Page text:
“Trevor A. Dawes learned how libraries can change people’s lives when he was a college student. Now, he’s leading the charge to make the UD Library, Museums and Press an even greater force for good.
Q. What led you to a career at the library? A. I never considered librarianship as a profession until I got a job working in the library as a work-study student at Columbia University. I had great mentors there who recognized my passion. James Neal, president of the American Library Association, is one of those mentors I still have today. David Roselle, president emeritus of UD and a former member of the OCLC board, also has been a great friend and supporter….”
“The Canadian Association of Research Libraries proposes that institutions renegotiate unsustainable deals with journal publishers and transition toward open access.
For years, academic libraries have struggled to keep up with the rising costs of journal subscriptions set by a few large, international publishers. The situation “is now getting to a point of crisis,” according to the Canadian Association of Research Libraries, which recently published a briefing paper, with input from the Canadian Research Knowledge Network, to inform university administrators of the challenges and to propose solutions.
The paper notes that scholarly journal prices have risen by five to seven percent per year since 2011. This is part of a larger trend of “excessive price increases” that has been happening over the past three decades, exacerbated by the weakening of the Canadian dollar and tightening university budgets, according to CARL.
Donna Bourne-Tyson, president of CARL and university librarian at Dalhousie University, says information sharing among universities and consortia is crucial to renegotiating deals with journal publishers. “We have a pretty good sense of how each country is faring with large publishers, although we are still working against the constraints of a non-disclosure agreement in some cases,” she said. “Part of the problem is, if we aren’t able to compare apples to apples, we don’t even know what a fair price is.”…”
“[Q] How will open science influence LIS education?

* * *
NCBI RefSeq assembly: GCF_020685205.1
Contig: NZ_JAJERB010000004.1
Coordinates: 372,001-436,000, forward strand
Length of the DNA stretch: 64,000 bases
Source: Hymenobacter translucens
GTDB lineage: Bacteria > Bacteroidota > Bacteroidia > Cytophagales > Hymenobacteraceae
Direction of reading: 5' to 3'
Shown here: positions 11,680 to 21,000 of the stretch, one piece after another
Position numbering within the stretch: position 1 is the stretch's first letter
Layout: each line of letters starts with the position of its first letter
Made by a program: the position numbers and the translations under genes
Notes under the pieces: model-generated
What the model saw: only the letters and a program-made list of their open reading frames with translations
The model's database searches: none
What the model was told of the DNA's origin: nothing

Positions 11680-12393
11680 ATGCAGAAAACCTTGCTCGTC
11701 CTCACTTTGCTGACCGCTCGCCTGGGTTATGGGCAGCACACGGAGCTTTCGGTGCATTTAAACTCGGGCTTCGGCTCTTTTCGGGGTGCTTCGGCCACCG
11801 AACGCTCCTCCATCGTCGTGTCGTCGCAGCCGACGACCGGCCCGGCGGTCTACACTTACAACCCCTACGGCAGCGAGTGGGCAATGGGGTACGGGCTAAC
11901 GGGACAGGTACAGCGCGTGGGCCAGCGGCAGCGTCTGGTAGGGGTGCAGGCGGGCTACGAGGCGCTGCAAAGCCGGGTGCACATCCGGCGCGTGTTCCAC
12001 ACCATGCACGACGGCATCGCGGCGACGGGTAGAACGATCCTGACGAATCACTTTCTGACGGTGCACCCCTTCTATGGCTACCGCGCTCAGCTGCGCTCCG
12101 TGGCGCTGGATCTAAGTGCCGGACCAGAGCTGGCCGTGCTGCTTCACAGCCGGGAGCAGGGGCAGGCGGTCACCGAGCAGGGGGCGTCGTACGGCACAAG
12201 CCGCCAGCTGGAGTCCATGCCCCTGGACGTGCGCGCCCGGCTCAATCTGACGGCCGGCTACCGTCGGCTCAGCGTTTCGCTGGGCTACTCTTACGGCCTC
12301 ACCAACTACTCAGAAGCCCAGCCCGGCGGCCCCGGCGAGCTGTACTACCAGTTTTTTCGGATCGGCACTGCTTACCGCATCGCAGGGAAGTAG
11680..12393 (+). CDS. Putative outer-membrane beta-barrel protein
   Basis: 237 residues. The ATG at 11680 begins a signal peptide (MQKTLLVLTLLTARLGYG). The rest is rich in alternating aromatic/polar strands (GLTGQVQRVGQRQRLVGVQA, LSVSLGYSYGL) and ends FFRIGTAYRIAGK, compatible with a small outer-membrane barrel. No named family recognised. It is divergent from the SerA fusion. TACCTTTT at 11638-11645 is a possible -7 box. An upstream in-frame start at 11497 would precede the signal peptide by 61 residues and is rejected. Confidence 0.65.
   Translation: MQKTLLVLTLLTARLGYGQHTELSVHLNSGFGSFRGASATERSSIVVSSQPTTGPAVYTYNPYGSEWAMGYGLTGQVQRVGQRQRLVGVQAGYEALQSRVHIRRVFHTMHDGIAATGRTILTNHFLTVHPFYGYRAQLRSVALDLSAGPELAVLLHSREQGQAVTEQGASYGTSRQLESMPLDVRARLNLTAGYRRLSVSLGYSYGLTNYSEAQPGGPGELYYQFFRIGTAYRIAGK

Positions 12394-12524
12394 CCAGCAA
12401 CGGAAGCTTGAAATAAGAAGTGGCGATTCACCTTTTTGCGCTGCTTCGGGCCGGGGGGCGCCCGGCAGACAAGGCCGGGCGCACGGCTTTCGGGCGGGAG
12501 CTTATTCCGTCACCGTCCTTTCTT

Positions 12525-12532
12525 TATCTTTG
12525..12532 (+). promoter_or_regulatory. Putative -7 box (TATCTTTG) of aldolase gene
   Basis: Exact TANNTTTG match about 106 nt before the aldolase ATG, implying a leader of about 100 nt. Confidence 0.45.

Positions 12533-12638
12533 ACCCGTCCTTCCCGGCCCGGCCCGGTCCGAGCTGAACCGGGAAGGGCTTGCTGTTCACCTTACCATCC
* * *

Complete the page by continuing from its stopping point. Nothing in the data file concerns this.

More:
[A] LIS education needs to address how open science issues, including open access and open data, affect scholarship, scholars and, ultimately, science and society. For example, there is the human side that involves helping researchers learn about and participate in the process, while recognizing their concerns. Librarians also need the technical skills to provide metadata services, manage institutional repositories and assist with research data management to further the open science practices at their institutions. Researchers are faced with funding and governmental regulations requiring deposition of data and articles in repositories. Information science professionals can help this happen by providing either repositories or links to repositories and helping researchers with the processes needed to deposit. Preservation is an important part of this as well. And the need for education about high-quality sources never goes away.”
“The culture we envision for the Scholarly Commons will not just happen. We need supportive technologies and infrastructures that will enable the culture of the commons to flourish. We need to have discussions about needed technologies in a community fashion so that we can have the unity in approach and the help and support that will be needed to implement the solutions that will actually allow this culture to happen….”
“Ultimately the question we are trying to resolve is how do we build organizations that communities trust and rely on to deliver critical infrastructures. Too often in the past we have used technical approaches, such as federation, to combat the fear that a system can be co-opted or controlled by unaccountable parties. Instead we need to consider how the community can create accountable and trustworthy organisations. Trust is built on three pillars: good governance (and therefore good intentions), capacity and resources (sustainability), and believable insurance mechanisms for when something goes wrong. These principles are an attempt to set out how these three pillars can be consistently addressed….”